(A)
unliquidated, fixed, contingent, matured, unmatured, disputed, undisputed, legal,
equitable, secured, or unsecured; or
11 right to an equitable remedy for breach of performance if such breach gives rise
(B)
to a right to payment, whether or not such right is reduced to judgment, liquidated,

unliquidated, fixed, contingent, matured, unmatured, disputed, undisputed, legal,
equitable, secured, or unsecured....
12

11 U.S.C. Sec. 101(5). Congress intended to adopt the broadest possible
definition of the term "claim," so that a bankruptcy case would deal with all of
the debtor's legal obligations. The House and Senate Reports to the Bankruptcy
Reform Act of 1978 state the following about the definition of "claim":

13 this broadest possible definition, and by the use of the term throughout the title
By
11, especially in subchapter I of chapter 5, the bill contemplates that all legal
obligations of the debtor, no matter how remote or contingent, will be able to be
dealt with in the bankruptcy case. It permits the broadest possible relief in the
bankruptcy court.
14

H.R.Rep. No. 95-595, 95th Cong., 1st Sess. 309 (1977), reprinted in 1978
U.S.C.C.A.N. 5963, 6266; S.Rep. No. 95-989, 95th Cong., 2d Sess. 22 (1978),
reprinted in 1978 U.S.C.C.A.N. 5787, 5808; see also Johnson v. Home State
Bank, 501 U.S. 78, 83, 111 S.Ct. 2150, 2153-54, 115 L.Ed.2d 66 (1991)
("Congress intended by [the language of 11 U.S.C. Sec. 101(5) ] to adopt the
broadest available definition of 'claim.' "); Grady v. A.H. Robins Co., 839 F.2d
198, 200 (4th Cir.1988).

15

When Stewart Foods filed for bankruptcy on December 31, 1992, the
Agreement gave Broecker a right to 101 future monthly payments of $7,104.
Therefore, Broecker obtained a claim against Stewart Foods when it filed for
bankruptcy. Broecker's claim is not defeated simply because his right to the
individual payments had not yet become due as of the date of the bankruptcy
filing. The definition of "claim" in 11 U.S.C. Sec. 101(5) specifically provides
that an unmatured right to payment is a claim. We need no further analysis to
conclude that Broecker has a claim against Stewart Foods for 101 payments of
$7,104.

16

The district court reached the wrong conclusion because it improperly relied on
Sec. 365 of the Bankruptcy Code, which allows a debtor-in-possession to reject
or assume executory contracts. 11 U.S.C. Sec. 365(a). The rejection or
assumption of a contract does not determine whether a claim exists, but whether
any claim that does exist is treated as a pre-petition obligation of the debtor or
as an administrative expense entitled to highest priority. See Leasing Serv.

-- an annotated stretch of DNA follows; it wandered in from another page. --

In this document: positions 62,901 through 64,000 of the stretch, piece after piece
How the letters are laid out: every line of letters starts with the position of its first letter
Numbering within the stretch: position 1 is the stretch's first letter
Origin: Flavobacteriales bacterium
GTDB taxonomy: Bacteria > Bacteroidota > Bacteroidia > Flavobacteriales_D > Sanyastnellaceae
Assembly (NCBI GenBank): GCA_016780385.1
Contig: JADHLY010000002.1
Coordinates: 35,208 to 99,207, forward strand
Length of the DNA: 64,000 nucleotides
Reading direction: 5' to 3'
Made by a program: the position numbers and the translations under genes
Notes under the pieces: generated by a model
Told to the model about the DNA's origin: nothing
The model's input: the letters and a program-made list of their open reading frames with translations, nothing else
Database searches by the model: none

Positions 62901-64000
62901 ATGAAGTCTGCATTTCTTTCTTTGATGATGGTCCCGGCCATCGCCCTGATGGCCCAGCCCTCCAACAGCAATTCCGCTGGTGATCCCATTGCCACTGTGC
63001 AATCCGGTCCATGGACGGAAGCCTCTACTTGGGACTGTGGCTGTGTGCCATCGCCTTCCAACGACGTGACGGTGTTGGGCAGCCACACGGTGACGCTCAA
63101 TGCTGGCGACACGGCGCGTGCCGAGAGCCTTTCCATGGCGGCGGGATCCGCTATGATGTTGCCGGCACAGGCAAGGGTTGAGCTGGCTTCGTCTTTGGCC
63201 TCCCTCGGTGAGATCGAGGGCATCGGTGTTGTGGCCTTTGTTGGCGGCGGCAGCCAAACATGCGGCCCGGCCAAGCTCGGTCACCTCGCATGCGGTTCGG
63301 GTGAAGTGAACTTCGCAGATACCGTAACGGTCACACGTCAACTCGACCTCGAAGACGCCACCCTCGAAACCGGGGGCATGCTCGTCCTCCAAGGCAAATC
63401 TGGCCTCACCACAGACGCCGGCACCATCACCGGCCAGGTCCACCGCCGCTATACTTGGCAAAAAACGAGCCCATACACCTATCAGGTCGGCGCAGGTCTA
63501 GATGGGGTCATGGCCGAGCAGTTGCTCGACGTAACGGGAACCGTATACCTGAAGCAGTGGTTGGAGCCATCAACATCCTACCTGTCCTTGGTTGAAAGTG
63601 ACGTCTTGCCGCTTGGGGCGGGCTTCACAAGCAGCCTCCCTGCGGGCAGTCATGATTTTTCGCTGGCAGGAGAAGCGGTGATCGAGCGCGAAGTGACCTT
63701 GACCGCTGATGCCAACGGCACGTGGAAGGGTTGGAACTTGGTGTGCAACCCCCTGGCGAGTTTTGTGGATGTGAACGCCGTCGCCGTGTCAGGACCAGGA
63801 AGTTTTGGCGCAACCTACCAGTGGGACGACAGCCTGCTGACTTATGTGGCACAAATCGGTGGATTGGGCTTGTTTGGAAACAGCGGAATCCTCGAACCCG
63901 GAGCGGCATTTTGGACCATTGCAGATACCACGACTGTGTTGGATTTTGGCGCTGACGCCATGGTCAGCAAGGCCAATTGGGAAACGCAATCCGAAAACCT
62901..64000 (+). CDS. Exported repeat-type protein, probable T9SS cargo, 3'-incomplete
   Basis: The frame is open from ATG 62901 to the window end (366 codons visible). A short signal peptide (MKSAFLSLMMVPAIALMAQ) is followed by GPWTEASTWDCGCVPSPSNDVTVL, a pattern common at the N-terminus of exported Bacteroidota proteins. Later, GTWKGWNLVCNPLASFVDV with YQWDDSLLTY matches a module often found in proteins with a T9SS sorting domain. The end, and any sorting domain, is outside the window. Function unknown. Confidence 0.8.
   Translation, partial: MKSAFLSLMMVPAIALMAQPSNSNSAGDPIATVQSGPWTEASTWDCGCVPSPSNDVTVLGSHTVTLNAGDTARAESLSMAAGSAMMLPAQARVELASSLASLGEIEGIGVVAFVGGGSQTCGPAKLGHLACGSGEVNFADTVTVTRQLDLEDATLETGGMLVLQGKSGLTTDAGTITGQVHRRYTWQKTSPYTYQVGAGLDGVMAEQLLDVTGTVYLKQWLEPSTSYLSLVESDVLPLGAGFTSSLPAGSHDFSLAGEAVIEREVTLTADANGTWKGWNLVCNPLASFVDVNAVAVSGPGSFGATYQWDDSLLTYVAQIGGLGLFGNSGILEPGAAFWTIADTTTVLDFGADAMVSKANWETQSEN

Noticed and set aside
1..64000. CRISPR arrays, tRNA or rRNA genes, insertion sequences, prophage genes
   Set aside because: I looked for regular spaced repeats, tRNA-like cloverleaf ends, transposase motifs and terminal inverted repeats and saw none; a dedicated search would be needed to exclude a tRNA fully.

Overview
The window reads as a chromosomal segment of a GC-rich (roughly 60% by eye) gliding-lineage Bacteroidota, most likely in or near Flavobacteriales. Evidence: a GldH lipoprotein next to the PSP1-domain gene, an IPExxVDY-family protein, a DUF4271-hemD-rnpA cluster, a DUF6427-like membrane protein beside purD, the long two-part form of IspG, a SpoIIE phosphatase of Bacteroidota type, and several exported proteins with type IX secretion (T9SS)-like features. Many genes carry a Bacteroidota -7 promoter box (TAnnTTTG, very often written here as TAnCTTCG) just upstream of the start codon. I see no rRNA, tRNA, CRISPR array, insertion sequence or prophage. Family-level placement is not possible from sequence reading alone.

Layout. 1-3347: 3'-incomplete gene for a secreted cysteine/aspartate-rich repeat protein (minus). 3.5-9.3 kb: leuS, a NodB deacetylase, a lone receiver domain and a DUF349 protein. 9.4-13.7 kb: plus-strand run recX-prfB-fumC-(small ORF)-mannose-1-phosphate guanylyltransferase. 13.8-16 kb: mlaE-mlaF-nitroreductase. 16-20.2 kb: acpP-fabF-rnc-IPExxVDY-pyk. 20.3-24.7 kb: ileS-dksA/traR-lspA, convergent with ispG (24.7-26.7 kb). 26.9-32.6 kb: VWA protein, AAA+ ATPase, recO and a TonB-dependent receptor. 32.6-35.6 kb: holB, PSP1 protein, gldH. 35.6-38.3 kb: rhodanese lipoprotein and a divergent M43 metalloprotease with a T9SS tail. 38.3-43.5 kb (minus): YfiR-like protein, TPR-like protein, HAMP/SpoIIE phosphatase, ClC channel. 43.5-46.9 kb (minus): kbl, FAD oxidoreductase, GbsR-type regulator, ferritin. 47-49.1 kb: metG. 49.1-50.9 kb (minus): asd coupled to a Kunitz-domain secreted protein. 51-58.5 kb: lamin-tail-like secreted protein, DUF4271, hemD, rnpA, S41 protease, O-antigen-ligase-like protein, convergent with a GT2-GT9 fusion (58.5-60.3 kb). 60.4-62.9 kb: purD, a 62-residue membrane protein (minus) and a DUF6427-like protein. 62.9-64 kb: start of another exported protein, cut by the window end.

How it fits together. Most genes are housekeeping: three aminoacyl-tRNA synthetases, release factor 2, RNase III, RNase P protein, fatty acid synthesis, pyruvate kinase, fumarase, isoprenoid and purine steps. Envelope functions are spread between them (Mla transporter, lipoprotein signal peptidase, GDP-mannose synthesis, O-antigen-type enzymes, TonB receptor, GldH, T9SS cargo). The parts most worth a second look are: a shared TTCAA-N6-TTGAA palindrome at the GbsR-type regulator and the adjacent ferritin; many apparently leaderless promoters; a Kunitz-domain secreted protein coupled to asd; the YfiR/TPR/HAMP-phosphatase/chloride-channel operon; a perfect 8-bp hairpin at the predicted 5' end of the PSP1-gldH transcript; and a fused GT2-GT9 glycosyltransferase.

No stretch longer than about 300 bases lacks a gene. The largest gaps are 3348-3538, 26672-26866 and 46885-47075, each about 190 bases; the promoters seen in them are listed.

Corp. v. First Tenn. Bank Nat'l Assoc., 826 F.2d 434, 437 (6th Cir.1987). The
rejection of an executory contract constitutes a breach of the contract, and a
party's damages resulting from that rejection are treated as a pre-petition claim
and receive the priority provided to general unsecured creditors. See 11 U.S.C.

Secs. 365(g)(1), 502(g); National Labor Relations Bd. v. Bildisco & Bildisco,
465 U.S. 513, 531, 104 S.Ct. 1188, 1199, 79 L.Ed.2d 482 (1984). Where the
debtor-in-possession assumes an executory contract, the expenses and liabilities
incurred may be treated as administrative expenses and receive the highest
priority on the debtor's estate. See 11 U.S.C. Sec. 503(b)(1)(A); Bildisco, 465
U.S. at 531-32, 104 S.Ct. at 1199.2 Because Sec. 365 applies only to executory
contracts, a debtor-in-possession does not have the option of rejecting or
assuming non-executory contracts and remains bound by the debtor's
obligations under those contracts after the bankruptcy filing. See, e.g., Hays &
Co. v. Merrill Lynch, Pierce, Fenner & Smith, Inc., 885 F.2d 1149, 1153 (3d
Cir.1989) (holding that a trustee is bound by an arbitration agreement contained
in the debtor's non-executory contract). Nonetheless, regardless of the nature of
the contract, if at the time of the bankruptcy filing the debtor has an obligation
under the contract to pay money to the non-debtor party, that obligation is
handled as a pre-petition claim in the bankruptcy proceedings.
17

The district court's reasoning was logically flawed. The district court noted that,
under Secs. 365 and 502(g), the rejection of an executory contract creates a
general unsecured claim. From this premise, the district court erroneously
inferred that the existence of a general unsecured claim must imply the
rejection of an executory contract.3 The district court thus reasoned that Stewart
Foods, in asserting that Broecker had a general unsecured claim against the
debtor's estate, was trying to reject the Agreement. Because Stewart Foods
could not reject a non-executory contract, the district court concluded that
Broecker did not have a claim, and that Stewart Foods had a continuing
obligation to make payments under the Agreement.

18

This conclusion, however, violates the district court's own logic. Where a
debtor-in-possession assumes an executory contract, he remains bound by the
terms of that contract after the bankruptcy filing. Thus, under the district court's
flawed logic, a debtor-in-possession who remains obligated under a contract
after the bankruptcy filing must have assumed that contract. Because Stewart
Foods could not assume a non-executory contract, it follows that Stewart Foods
could not remain obligated by the terms of the Agreement after the bankruptcy
filing. Strangely enough, the same flawed reasoning that led the district court to
conclude that Stewart Foods had a continuing obligation to make payments to
Broecker should also have led it to the opposite conclusion that Stewart Foods
could not have had a continuing obligation to make such payments. Cf. First
Sec. Bank of Utah, N.A. v. Gillman, 158 B.R. 498, 503-04 (D.Utah.1993).

19

Besides being logically invalid, the district court's conclusion that Broecker had